View Full Version : Is PIII folding useful?
06-04-08, 06:07 PM
I have several old PIIIs folding and I am thinking they use more energy to fold than they are worth. Are PIIIs really doing anything that can't be done more efficiently by Quads? What do you think about shutting them off?
What about P4s. Right now mine are supporting ati x1900 GPU folding, but when that ends shortly, are P4s really worth folding by themselves (energy and science wise)?
06-04-08, 06:12 PM
The PPD:Power ratio is horrible. It is not worth it.
EDIT: You said P3 in your title and meant P4 also >.>
It is up to you, I'd sell them and get Core2's
06-04-08, 06:21 PM
You said P3 in your title and meant P4 also
I thought about my P4s after I made the title.
06-04-08, 06:30 PM
All WUs need being done.
Single Client, SMP, what ever.
They all need done.
The majority of T32 has moved on to C2D for more efficient Folding.
(even though we OC the heck out of them & make them not efficient anymore)
Intel C2D & Quad is really the way to go.
Sell your stuff while you can get a fair price for it & move to the Next Gen stuff.
06-04-08, 06:30 PM
PIIIs are better for seti@home then folding, and then only if they are 1 GHz or faster IMO. At least in SETI they can complete a WU in around eight hours or less, with folding you're looking at a week or more per WU.
It's not worth it. At least not until Stanford increases the point values of uniprocessor client WUs, and even then I doubt it will be worthwhile.
06-04-08, 06:38 PM
FAh needs to start making use of the instruction set's on the cpus like SETI/BONIC. i see a huge difference in PPD for my mobile cpu rig in sig. pegged at 1k PPD, not back for only 1.86ghz..
By configuring for -advmethods without big WUs, you can get about 100 ppd/GHz out of the p3s on bonus Amber WUs, until August. The P4s should crank out about 70 - 80 ppd/Ghz on the Ambers. I'm still doing it, but not enthusiastically.
06-06-08, 11:01 AM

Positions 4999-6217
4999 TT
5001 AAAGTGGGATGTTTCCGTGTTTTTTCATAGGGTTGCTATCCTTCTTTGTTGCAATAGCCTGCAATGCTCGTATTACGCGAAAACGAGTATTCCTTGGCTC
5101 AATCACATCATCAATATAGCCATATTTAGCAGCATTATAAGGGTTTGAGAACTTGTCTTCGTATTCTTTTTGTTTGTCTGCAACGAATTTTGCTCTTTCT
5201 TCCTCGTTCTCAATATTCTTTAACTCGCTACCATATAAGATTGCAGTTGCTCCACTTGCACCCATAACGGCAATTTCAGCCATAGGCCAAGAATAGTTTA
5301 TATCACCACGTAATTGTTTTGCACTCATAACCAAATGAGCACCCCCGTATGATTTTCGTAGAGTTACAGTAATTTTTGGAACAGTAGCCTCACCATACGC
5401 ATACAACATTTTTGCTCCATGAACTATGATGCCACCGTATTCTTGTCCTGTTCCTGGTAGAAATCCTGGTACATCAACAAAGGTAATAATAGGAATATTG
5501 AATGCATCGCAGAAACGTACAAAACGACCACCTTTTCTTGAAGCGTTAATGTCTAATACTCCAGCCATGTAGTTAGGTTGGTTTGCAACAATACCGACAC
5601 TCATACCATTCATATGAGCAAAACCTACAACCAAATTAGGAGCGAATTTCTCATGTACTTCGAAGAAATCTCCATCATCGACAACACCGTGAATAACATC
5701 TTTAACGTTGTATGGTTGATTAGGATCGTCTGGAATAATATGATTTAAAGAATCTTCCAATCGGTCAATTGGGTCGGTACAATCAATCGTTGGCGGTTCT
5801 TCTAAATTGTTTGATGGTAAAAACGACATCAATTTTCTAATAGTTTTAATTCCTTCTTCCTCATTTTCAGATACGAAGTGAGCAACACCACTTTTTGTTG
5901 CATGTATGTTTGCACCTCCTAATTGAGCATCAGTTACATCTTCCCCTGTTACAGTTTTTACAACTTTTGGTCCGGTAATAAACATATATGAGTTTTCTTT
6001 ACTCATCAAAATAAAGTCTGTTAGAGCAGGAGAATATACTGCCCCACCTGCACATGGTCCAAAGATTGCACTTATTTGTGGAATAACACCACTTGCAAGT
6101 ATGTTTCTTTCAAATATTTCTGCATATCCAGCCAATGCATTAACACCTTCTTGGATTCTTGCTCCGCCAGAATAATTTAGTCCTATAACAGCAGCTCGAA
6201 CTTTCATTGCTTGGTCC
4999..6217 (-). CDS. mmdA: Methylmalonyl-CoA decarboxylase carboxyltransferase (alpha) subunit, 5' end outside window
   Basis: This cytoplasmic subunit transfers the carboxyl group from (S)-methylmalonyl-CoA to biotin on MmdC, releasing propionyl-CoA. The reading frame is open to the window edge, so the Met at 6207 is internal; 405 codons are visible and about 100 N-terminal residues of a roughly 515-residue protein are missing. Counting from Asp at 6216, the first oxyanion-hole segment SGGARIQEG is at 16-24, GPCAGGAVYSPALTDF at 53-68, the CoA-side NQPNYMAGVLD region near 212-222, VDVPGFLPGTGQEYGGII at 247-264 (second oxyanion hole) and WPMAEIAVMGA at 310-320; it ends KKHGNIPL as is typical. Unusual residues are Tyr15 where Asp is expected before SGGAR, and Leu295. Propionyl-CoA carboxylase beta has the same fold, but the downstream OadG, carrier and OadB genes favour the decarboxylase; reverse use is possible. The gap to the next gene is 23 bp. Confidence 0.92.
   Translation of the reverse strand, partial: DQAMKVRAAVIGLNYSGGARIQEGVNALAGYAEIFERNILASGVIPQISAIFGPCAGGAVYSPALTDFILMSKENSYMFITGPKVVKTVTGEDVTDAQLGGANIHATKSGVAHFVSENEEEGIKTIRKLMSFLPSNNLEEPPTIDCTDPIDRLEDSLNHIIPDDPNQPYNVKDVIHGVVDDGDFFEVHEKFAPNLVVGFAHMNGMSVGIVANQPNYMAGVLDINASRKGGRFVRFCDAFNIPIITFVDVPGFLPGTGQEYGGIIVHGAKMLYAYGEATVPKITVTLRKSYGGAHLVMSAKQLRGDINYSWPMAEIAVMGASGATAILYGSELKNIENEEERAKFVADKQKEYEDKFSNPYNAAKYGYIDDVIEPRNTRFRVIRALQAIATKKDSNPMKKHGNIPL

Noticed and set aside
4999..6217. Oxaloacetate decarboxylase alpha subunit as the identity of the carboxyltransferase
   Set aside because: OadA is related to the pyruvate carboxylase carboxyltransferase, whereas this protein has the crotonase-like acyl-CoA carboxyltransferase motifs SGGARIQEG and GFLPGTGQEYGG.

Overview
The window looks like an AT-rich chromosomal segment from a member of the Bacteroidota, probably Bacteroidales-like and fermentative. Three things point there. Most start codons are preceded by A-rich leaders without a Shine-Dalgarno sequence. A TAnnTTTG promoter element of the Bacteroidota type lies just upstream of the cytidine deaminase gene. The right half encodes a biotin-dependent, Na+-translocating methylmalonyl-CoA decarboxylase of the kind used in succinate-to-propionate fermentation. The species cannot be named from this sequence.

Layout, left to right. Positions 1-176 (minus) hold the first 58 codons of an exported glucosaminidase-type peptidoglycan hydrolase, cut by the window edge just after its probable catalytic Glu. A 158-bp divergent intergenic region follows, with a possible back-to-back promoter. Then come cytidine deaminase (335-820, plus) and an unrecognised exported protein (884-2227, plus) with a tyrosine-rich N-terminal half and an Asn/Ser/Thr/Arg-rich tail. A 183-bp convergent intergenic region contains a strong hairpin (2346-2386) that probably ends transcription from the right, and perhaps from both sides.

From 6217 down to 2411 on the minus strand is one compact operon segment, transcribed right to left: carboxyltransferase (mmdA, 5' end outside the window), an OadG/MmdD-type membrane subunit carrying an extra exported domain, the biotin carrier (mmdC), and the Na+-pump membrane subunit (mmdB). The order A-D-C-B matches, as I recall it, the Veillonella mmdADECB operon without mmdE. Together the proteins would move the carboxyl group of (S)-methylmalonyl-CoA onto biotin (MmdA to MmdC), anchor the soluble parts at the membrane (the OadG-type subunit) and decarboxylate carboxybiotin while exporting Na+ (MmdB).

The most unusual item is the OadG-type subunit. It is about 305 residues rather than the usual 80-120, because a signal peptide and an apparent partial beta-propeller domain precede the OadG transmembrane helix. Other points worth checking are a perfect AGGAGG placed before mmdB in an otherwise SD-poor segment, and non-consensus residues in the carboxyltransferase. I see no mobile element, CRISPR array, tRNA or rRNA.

Has anyone even tried clustering four P4's and running the SMP client. I know people were saying that the network connections would be too slow, but has anyone even tried this? This could give more life to those boxes. Not terribly great on power but hey it would be more interesting.
06-06-08, 09:34 PM
Tonight, Stanford officially shut down the GPU1 project and my 3.4GHz Northwood P4 is folding on the classic console client. My PPD went from ~600PPD down to about 150PPD, and that's with the bonus amber WUs. My dual PIII 1.1GHz has two console clients running and together they produce anywhere from 160-200PPD. How can an older system with a combined frequency of 2.2GHz beat a more recent system @3.4GHz? Is Netburst that bad? I'm honestly thinking of keeping my dual PIII and shutting down the P4 or get an AGP 3850 for it. :rolleyes:
Has anyone even tried clustering four P4's and running the SMP client. I know people were saying that the network connections would be too slow, but has anyone even tried this? This could give more life to those boxes. Not terribly great on power but hey it would be more interesting.Unfortunately, no client supports clustering. Apparently, Stanford is looking into it but no one has stepped forward to lend them the support they need to move forward with the project. They are researching it, this much I know.
06-06-08, 09:37 PM
Is Netburst that bad?Yes, very much so.
I wouldn't fold on my PIII's if they weren't already running 24/7 in my server, but seeing as they are, they might as well fold too.
06-08-08, 09:03 AM
Unfortunately, no client supports clustering. Apparently, Stanford is looking into it but no one has stepped forward to lend them the support they need to move forward with the project. They are researching it, this much I know.
The SMP client will run on any system reporting 2 or more processors. Generally when clustering in Linux the system will look like an SMP system with how ever many processors in one box, but physically they are completely separate systems. So yes they don't support clusters but the client should be able to be fooled in to running on one simply because a multi core system and a cluster should not look any different from the kernel side.
Ah one thing just thought of though, those P4's would need to support x86-64 instructions.
IIRC you'd need a 10 Gb/sec ethernet connection to make SMP work efficiently on a cluster. THe investment would be better spent on a C2Q.
And yes, you'd have to have 64 bit capability.
06-08-08, 12:28 PM
im not dougting you but i figured the size of the cluster would determine the bandwidth needed on the network. simply cause no matter the speed its travling as fast as it can over copper/fiber lines on a network. there would be a bigger latency hit with 4 boxes vs a since quad cpu box. was any info about clustering ever posted on FAH site? i did look a while back and never found anything.
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